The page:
An image of a poached egg on gluten free toast with lots of freshly cracked black pepper, sea salt and coconut oil in place of butter. I’ve used this image as it represents the various changes I’ve made to my diet over the years but perhaps even more since investing in a medical procedure in 2012?
- Eggs have had a bad rap in times past but I choose to aim for about one a day… but without the whites. the runny yolk has a similar consistency to the phospholipid liquid I take every morning (I mention it first, here). Rather than avoid cholesterol containing foods we should seek out clean versions of them. Our body’s use cholesterol for so many essential processes (not least turning sunshine into vitamin D.The whites are the most allergenic part of the egg apparently (and the part I like least) so I don’t find it a problem to avoid but if I’m offered scrambled eggs by a loved one? I’ll take it!
- Gluten free toast was the first change I made as grains can cause tiny holes in the gutlining letting food into the bloodstream before it’s ready (intestinal permeability) and then can go on to create an immune response from an already confused immune system. gluten free some argue is not much better than gluten containing.
- Pepper I just like very much and have been eating more of it whilst avoiding members of the nightshade family (dried chili flakes in this instance) to try and heal the leaky gut I spoke of in an earlier post.
- I use Himalayan, Rock or Sea salt as they taste nicer and choose to avoid the free running granules/table salt as much as possible. It’s when salt is processed and stripped of its naturally occurring minerals (sometimes showing up as colour) that we can end up with problems. Also I have low BP so, at the moment have no need to worry about it rising a little. Increased blood pressure may help a sluggish circulatory system?
- Coconut oil I also like very much which is also lucky as many people say it’s so damned good for you. Originally we came from the tropics where we’ve gotten used to eating coconuts (is one version I’ve heard to explain why they’re so good and easily digested). The fats from them are quickly turned to energy without needing to use the liver or bile salts, first. The fatty acids it gets quickly broken down into (lauric and caprylic acid) are anti-fungal, anti-microbial and just all sorts of good especially if you’re dealing with fatigue for any number of reasons eg malabsorption lingering infections all stuff that tires the body.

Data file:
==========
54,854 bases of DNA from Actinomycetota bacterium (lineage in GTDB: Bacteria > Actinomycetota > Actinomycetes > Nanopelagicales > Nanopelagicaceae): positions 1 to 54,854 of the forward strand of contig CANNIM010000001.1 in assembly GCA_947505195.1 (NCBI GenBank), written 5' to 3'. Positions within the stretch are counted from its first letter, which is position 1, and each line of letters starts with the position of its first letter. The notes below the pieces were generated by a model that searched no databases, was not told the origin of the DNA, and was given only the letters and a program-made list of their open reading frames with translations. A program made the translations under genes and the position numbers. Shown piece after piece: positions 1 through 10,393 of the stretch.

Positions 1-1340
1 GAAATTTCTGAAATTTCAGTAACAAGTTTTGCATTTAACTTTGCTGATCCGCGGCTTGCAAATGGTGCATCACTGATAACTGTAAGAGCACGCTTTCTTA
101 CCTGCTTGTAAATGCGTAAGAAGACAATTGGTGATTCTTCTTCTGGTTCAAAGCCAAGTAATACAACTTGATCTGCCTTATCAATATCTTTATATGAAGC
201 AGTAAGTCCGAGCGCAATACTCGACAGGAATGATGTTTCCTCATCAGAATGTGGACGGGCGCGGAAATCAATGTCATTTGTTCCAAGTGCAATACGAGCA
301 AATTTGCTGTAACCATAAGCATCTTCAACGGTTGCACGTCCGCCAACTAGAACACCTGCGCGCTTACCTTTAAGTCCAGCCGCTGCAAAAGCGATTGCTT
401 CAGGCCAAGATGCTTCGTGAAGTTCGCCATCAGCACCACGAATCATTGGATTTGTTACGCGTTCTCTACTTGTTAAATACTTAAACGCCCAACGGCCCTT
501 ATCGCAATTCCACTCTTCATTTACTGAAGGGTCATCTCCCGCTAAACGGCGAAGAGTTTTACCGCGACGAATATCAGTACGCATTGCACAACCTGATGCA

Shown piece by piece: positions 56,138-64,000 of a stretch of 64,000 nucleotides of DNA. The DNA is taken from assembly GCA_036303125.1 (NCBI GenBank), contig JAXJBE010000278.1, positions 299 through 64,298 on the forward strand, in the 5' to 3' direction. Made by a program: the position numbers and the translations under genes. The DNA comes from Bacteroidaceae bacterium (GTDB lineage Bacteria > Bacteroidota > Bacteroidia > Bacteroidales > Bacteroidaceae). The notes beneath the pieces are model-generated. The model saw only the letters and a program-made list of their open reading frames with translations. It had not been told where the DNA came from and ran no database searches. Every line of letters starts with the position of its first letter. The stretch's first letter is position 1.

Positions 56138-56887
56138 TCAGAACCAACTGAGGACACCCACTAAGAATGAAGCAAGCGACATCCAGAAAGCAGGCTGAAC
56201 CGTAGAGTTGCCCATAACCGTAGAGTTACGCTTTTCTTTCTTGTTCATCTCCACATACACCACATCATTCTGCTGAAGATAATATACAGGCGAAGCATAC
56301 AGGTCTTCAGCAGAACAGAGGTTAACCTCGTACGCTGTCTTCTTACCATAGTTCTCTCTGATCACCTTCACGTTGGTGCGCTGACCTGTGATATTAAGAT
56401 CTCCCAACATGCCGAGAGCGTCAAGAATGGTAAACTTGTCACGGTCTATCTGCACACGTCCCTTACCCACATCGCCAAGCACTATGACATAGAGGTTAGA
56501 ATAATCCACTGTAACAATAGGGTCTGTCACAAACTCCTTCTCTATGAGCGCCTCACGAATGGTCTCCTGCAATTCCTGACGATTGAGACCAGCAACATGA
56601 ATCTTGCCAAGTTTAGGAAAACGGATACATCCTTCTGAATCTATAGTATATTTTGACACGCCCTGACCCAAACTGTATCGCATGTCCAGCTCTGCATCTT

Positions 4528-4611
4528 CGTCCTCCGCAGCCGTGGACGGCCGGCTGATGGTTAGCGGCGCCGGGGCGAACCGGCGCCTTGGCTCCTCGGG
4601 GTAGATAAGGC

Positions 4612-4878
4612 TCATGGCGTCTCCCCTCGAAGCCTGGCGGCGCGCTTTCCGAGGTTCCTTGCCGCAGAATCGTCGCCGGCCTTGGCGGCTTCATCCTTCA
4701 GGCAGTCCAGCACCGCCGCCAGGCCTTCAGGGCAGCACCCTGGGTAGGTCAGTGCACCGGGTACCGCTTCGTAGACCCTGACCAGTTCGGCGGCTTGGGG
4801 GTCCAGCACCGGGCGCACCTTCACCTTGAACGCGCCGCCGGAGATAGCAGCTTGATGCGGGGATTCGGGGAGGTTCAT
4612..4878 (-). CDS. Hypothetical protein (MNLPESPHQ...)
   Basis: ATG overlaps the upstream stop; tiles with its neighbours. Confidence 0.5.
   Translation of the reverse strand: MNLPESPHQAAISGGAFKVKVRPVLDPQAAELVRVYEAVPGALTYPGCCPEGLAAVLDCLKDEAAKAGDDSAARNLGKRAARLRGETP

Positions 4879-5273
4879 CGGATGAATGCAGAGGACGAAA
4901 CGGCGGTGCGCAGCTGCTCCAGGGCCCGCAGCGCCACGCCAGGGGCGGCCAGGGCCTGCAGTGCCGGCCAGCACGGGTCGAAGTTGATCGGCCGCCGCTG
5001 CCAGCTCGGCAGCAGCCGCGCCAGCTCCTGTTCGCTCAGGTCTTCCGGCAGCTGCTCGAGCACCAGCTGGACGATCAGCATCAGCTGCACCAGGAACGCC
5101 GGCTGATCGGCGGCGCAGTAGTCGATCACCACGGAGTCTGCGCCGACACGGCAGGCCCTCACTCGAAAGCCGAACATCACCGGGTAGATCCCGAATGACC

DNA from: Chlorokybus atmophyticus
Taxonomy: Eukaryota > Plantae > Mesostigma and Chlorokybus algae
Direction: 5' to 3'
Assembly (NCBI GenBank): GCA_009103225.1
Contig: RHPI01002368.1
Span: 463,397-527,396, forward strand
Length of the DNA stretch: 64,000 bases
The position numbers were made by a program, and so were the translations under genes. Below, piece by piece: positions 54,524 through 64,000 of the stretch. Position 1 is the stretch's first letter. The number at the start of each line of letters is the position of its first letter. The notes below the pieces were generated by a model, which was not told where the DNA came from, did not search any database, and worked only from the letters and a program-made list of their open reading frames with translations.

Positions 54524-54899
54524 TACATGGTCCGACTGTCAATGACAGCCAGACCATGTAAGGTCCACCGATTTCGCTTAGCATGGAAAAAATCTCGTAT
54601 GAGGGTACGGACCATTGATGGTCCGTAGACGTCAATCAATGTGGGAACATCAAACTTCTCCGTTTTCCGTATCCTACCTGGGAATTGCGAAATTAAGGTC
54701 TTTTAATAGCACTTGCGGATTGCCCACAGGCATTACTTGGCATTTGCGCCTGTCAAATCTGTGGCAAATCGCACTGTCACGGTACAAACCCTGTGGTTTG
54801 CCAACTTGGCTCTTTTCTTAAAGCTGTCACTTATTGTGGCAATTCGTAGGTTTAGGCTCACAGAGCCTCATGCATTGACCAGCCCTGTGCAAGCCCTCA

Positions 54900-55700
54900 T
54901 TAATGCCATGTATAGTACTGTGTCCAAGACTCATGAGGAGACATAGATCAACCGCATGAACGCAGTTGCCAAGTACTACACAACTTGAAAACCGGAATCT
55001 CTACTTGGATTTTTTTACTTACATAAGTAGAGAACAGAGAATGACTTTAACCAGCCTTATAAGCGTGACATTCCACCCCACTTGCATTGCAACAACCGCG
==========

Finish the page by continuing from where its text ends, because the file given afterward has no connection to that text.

These four approaches represented by the poached egg are me trying not to rock the boat. I want stuff that’s in my gut to stay there til I’ve absorbed everything from it and it’s good and ready to leave! Obviously this isn’t the main part of my diet, that’s non nightshade veg but I find the protein sets me up for the day (with some sprouted seeds in the egg sandwich) future post on sprouts to follow but before that, a post will soon follow on the results of that medical procedure that I think I’ve noticed.
as ever, I’m not a doctor and the food choices I’ve made have made sense for me – that’s not to say they’ll make sense for you but it’s still worth paying attention to how our bodies react to the stuff we put in it.